Monday, January 22, 2007

Off-Road Disciplines: Spiritual Adventures of Missional Leaders

We will begin a detailed review of this book on The Equippers Edge Blog in the near future @ Please check that site in about a week to begin the review. Your comments and interaction are invited.

The material below is from the sites linked below.

"In Off-Road Disciplines, Earl Creps reveals that the on-road practices of prayer and Bible reading should be bolstered by the other kinds of encounters with God that occur unexpectedly—complete with the bumps and bruises that happen when you go “off-road.”

Becoming an off-road leader requires the cultivation of certain spiritual disciplines that allow the presence of the Holy Spirit to arrange your interior life.

Earl Creps explores twelve central spiritual disciplines—six personal and six organizational—that Christian leaders of all ages and denominations need if they are to change themselves and their churches to reach out to the culture around them.",descCd-tableOfContents.html

Table of Contents

Introduction: Off-Road Disciplines.

Part One: Personal Disciplines.
1. Death: The Discipline of Personal Transformation.
2. Truth: The Discipline of Sacred Realism.
3. Perspective: The Discipline of POV.
4. Learning: The Discipline of Reverse Mentoring.
5. Witness: The Discipline of Spiritual Friendship.
6. Humility: The Discipline of Decreasing.

Part Two: Organizational Disciplines.
7. Assessment: The Discipline of Missional Efficiency.
8. Harmony: The Discipline of Blending Differences.
9. Reflection: The Discipline of Discernment.
10. Opportunity: The Discipline of Making Room.
11. Sacrifice: The Discipline of Surrendering Preferences.
12. Legacy: The Discipline of Passing the Baton.

Epilogue: Three Coffee Houses.
The Author.

Earl Creps—a popular speaker and leader—is director of the Doctor of Ministry program and associate professor at the Assemblies of God Theological Seminary (AGTS) in Springfield, Missouri. He has been a pastor, ministries consultant, and university professor. Along the way, Creps earned a Ph.D. in communication at Northwestern University and a doctor of ministry degree in leadership at AGTS.

This Title is Part of the Following Series:Leadership Network Publications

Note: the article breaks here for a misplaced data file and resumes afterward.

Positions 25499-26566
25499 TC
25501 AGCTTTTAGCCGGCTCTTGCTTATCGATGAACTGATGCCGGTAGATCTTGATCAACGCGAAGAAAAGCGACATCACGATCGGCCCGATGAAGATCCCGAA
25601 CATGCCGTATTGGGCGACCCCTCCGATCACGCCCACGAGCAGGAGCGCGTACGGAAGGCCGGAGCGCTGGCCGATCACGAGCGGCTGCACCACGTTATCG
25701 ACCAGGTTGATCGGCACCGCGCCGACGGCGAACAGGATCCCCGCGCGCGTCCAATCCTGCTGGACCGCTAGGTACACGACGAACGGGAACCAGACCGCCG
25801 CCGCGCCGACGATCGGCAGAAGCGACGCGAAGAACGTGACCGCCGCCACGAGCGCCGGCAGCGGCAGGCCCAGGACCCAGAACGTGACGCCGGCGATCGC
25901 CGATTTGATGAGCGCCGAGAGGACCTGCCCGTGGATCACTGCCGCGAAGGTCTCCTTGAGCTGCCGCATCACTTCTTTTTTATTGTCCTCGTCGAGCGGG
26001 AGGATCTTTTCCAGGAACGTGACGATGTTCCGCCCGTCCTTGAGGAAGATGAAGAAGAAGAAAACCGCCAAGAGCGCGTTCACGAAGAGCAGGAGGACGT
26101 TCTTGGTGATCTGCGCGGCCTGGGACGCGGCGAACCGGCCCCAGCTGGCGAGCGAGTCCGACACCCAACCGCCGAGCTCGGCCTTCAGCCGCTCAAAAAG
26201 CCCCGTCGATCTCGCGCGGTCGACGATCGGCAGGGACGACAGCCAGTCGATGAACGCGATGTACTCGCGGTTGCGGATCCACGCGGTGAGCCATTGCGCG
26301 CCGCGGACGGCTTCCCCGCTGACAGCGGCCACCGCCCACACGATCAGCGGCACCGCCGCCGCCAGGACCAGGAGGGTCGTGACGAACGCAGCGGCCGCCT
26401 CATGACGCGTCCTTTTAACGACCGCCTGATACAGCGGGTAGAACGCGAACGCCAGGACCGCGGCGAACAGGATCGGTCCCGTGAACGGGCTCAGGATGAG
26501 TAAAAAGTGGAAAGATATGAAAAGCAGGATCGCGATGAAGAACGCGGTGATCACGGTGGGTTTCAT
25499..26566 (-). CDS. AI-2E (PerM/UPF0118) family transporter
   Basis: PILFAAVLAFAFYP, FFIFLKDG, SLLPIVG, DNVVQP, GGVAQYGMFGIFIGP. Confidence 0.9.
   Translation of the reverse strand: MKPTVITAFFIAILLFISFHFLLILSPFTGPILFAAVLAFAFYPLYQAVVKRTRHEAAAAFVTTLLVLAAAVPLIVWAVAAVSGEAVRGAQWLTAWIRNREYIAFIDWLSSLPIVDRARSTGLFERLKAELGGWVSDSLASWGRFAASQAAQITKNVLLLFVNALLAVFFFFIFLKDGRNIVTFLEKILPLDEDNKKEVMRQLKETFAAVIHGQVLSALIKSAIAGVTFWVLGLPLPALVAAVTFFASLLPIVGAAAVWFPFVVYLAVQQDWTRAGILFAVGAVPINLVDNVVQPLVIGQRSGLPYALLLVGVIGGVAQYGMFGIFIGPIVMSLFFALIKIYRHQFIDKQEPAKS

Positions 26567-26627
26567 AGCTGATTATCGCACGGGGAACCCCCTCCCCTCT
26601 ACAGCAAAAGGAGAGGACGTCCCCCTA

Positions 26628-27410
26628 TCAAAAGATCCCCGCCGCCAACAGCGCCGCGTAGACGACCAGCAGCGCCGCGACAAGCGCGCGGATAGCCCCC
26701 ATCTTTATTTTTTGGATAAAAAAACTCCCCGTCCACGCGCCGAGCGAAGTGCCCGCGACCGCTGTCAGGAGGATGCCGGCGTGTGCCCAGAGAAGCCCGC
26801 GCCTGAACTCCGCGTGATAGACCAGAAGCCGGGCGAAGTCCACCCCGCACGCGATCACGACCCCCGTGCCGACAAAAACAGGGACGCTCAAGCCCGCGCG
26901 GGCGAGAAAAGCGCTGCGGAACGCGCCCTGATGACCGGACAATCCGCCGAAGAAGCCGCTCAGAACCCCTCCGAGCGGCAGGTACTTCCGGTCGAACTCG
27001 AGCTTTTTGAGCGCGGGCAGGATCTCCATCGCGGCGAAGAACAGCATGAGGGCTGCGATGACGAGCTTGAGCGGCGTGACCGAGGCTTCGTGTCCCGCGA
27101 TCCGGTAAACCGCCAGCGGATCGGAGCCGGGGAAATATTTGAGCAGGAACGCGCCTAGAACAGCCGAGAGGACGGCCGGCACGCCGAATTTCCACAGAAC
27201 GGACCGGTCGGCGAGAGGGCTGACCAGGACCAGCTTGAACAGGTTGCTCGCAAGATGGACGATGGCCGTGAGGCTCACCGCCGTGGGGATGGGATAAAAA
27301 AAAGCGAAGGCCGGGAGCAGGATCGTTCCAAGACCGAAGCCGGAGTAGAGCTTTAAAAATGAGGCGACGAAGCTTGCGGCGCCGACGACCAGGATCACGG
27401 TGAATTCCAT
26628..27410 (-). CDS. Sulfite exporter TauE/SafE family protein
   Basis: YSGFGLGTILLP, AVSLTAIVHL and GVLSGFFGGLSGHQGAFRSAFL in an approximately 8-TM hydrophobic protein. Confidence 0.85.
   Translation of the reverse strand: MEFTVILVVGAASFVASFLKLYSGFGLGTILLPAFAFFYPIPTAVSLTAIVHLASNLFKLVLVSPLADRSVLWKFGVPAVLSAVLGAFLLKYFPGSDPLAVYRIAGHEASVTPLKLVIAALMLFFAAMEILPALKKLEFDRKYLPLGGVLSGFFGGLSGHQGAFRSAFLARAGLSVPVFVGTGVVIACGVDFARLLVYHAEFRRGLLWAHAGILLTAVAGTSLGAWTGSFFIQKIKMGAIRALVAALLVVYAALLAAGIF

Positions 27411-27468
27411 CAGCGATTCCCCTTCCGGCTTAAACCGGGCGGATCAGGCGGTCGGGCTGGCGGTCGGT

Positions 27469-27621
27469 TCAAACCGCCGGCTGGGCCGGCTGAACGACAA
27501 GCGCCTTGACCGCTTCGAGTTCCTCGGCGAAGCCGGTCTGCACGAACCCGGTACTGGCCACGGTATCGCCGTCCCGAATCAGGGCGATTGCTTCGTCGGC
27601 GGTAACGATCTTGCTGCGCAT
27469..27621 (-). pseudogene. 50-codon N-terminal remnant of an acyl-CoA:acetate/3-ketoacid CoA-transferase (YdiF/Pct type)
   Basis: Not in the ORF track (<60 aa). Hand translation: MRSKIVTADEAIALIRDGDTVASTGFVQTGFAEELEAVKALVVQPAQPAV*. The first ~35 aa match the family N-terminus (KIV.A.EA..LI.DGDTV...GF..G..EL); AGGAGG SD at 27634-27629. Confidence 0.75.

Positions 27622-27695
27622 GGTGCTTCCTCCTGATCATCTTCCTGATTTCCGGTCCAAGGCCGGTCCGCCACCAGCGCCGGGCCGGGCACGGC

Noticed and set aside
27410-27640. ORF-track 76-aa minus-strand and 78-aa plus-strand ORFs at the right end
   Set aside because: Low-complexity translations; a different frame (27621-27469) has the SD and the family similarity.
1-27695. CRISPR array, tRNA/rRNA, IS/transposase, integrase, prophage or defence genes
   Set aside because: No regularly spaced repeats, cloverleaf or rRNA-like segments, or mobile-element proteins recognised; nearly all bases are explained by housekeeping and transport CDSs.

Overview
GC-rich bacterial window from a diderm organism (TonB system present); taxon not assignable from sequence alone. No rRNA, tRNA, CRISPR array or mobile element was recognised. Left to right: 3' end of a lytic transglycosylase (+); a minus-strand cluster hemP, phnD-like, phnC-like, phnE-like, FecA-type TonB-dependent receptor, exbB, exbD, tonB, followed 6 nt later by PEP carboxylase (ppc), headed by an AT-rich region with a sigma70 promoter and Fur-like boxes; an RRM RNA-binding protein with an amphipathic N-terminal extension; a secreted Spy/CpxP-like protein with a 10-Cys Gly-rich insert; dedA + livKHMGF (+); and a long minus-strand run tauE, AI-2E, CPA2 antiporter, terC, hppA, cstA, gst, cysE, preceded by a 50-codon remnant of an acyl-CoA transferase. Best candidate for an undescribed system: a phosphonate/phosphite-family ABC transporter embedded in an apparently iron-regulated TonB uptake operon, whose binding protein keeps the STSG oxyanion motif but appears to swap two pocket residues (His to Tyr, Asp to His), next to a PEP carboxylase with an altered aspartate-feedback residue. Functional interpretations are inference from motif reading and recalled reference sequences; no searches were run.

Joins the week of January 29th for the beginning of this online interactive study discussion @

Friday, January 12, 2007

America Alone: The End of the World as we Know It

Today we are focused on Mark Stein's book, America Alone: The End of the World as we Know It
I want to refer you to a review listed below.

America Alone: The End of the World as we Know It Is the free West "sleepwalking into a trap of its own making while blissfully ignoring the many danger signs that are everywhere"?

by Harry Antonides @Canada' s Christian Community Online
We do not get into politics on this site so please see this article as a chance for the Church to answer some questions;

1.Is the basic tenet of this article and book true?

2. If the the basic arguement of this book is true, what should the Church be doing to bring Christ to our changing world?

3. Do we need to be doing things differently then we currently are?

4. Do we need to fall on our faces and cry out to God to hear from Him or do we believe we just need to work a little harder to accomplish our current plans?
Please read the article and come back to this blog and leave a comment?
"America Alone: The End Of The World As We Know It brings together some of the big themes of Mark's writing in recent years - demography, the unsustainability of the welfare state, a resurgent Islam, and the west's loss of civilizational confidence. The result is an incisive examination of how the world could look the day after tomorrow, on the brink of a new Dark Ages. Permanence is the arrogant assumption of every era, and ours is no exception. But in Europe, the Middle East and beyond history is on the march, and moving very quickly."